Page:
I don’t like to grocery shop, it’s just a boring chore to me, but as a little girl I loved going each week with my mom to Jewel with it’s shiny polished floors, and colorful boxes of food and fresh-looking vegetables. Seeing this photo from the historic archives of an Illinois library, made me remember those Friday night grocery store outings and, of course, made me miss my mom. Especially so with Mother’s Day right around the corner.

mom givng me a bathI’m keeping this photo small as it is myself  bathing in the nude. The only naked photo that will ever be seen of myself on my blog. (I want to keep my readers). Somehow bathing me in a plastic dish bucket on our kitchen counter doesn’t seem safe. Poor mothers. No matter how hard they try, they still get blamed for imperfections. I survived the bath, as well as any other missteps by my mother who, like most mothers, did the best she could. 

We all are so different, but we all had mothers. I’ve seen even the toughest guy soften when speaking about his mom. So often writers write about his or her mother and it’s obvious no matter how old we get our mothers  remain with us, in our hearts and minds, for good or for bad.  I have often wrote about my mother. I will miss her this Mother’s Day just as I have missed her every Mother’s Day since she died forty two years ago. Yikes! It never gets easier, but for me remembering my mom in my writing somehow eases the great loss, just a little.

mom and grandmaOur moms had moms, and this is my mother in front of my grandma’s house in Chicago. Every Mother’s Day,  our family took my grandma out to eat. This Sunday there is a fancy buffet at the hotel where I work. People will spend a lot of money  to eat, even drink champagne and hope that they made their mom feel appreciated. It’s one of the busiest days in the resturant industry. So much has changed in our world, but not wanting mom to have to go to the grocery store and cook, remains the same. And the resturant industry is grateful. Servers groan about that day because it is hectic, but it’s also lucrative. For the past four decades, I’ve wished my mom was alive so I could take her to a busy, over-priced resturant and make her feel special.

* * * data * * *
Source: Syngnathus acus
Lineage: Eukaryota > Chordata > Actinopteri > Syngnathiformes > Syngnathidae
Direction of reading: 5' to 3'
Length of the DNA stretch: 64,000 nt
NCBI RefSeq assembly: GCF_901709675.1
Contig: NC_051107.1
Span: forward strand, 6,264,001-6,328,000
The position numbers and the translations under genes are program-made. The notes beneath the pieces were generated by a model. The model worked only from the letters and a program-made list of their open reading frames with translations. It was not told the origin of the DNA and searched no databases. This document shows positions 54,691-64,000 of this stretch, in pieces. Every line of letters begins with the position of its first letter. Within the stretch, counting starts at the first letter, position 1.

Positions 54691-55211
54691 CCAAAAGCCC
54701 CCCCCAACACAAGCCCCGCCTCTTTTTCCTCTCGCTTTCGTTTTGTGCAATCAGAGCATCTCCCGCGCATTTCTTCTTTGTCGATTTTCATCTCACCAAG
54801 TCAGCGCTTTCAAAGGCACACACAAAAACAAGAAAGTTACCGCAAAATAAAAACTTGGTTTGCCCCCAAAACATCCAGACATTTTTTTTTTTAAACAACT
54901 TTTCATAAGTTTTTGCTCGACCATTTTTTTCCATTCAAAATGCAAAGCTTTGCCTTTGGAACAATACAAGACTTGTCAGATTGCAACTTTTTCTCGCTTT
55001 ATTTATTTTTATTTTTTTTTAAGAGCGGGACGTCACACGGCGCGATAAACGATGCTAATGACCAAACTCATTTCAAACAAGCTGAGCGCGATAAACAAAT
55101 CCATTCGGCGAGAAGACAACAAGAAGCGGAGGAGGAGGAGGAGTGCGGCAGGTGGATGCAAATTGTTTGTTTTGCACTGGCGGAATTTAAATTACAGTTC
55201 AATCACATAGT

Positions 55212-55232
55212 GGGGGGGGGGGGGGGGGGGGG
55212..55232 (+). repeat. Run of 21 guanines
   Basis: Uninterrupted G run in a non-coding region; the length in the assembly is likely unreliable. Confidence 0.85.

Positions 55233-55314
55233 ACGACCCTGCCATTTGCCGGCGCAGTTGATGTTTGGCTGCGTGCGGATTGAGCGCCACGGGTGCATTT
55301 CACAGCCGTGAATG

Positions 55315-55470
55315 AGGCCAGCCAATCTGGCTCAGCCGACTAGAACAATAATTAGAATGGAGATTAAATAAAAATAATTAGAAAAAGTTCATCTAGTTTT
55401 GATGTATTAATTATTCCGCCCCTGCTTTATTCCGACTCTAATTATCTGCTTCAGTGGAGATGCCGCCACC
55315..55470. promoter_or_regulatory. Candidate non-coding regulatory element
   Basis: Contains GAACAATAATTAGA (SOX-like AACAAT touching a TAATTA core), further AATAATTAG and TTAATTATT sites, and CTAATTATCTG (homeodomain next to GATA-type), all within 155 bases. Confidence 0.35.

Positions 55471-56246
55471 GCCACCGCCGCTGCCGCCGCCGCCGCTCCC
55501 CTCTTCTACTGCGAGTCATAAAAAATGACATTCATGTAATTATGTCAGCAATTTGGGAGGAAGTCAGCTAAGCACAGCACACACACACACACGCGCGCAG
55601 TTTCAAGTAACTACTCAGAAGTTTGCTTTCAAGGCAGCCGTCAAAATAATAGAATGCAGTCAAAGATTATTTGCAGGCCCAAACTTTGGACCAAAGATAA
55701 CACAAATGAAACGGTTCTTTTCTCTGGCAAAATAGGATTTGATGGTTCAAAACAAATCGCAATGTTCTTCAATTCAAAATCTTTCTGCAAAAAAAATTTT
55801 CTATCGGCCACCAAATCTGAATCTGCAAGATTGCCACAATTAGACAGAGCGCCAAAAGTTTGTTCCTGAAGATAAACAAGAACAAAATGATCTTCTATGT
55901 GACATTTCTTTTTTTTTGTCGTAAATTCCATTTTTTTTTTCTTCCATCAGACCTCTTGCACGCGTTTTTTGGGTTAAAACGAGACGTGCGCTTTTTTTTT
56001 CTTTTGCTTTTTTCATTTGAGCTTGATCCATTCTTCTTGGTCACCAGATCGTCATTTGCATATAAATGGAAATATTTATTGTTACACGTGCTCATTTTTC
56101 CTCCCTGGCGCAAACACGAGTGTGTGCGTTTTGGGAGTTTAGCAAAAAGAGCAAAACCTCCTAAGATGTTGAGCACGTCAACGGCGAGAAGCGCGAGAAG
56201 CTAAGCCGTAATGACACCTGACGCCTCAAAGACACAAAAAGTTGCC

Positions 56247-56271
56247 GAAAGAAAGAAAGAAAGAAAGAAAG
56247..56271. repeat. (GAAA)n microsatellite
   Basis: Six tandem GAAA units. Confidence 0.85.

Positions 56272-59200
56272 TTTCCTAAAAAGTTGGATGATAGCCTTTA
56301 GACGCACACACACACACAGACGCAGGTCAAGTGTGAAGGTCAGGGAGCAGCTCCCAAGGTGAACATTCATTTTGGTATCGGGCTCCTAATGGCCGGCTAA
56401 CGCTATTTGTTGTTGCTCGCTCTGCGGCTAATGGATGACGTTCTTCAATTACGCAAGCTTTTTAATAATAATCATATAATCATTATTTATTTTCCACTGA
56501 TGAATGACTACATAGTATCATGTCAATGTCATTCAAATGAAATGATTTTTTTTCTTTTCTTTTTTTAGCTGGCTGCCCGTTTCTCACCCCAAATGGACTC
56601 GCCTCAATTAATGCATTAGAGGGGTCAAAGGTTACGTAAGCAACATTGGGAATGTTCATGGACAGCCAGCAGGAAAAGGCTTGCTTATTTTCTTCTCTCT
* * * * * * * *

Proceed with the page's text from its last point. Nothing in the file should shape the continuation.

I hope my words travel upward and reach the angels and that my mom can hear me wish her a Happy Mother’s Day! And I wish the same to all mother’s, and I hope you all feel special on Sunday and that you are loved.

My mom.







Out of Print

morning paper

       Above is a photo of the most despicable thief you can imagine. This man has been seen stealing, gasp, newspapers. He was caught on a neighbor’s security camera taking The Arizona Republic off the driveway.

      I’m not surprised he looks like an old guy. What millennial reads the print newspaper anymore much less would want to get up early in the morning to steal one? News can be found online with just a few taps on the cell phone. The print version of the paper has become as old fashioned as handwritten letters and the milk man. We didn’t have a milkman, but my friend Chris, her dad was a milkman. That always seemed like a fun job, going from house to house depositing dairy products though I imagine her dad had to  get up way early in the morning as do newspaper delivery people. Not much need for milkmen anymore, and in the near future home delivery service of newspapers, too.